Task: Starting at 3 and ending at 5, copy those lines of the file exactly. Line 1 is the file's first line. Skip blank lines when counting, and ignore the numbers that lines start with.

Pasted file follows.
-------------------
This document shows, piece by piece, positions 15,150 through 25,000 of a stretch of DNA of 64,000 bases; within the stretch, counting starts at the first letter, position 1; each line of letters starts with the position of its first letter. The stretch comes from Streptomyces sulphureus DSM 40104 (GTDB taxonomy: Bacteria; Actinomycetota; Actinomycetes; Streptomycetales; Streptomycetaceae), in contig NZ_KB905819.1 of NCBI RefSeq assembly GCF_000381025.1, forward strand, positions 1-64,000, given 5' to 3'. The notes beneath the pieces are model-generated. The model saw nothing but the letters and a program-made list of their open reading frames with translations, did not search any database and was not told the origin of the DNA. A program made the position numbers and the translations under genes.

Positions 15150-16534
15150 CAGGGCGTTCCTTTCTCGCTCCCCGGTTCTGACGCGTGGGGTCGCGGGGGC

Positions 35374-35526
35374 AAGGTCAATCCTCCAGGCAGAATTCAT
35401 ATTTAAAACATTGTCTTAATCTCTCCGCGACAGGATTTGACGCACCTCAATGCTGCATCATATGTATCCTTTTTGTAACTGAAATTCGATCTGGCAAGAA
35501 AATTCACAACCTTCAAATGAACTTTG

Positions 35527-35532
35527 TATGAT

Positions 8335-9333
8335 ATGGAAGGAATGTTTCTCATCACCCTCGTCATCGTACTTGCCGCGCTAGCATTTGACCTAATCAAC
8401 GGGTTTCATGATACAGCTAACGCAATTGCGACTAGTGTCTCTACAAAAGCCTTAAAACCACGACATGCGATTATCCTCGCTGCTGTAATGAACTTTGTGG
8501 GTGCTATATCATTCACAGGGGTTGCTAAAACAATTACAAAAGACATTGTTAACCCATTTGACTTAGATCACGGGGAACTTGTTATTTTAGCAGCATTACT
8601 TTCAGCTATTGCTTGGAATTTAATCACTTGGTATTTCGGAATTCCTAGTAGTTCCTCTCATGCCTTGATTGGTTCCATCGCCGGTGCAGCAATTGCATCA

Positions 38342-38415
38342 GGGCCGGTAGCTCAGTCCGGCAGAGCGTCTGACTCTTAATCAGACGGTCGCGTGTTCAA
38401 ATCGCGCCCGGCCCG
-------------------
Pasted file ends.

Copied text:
15150 CAGGGCGTTCCTTTCTCGCTCCCCGGTTCTGACGCGTGGGGTCGCGGGGGC

Positions 35374-35526
35374 AAGGTCAATCCTCCAGGCAGAATTCAT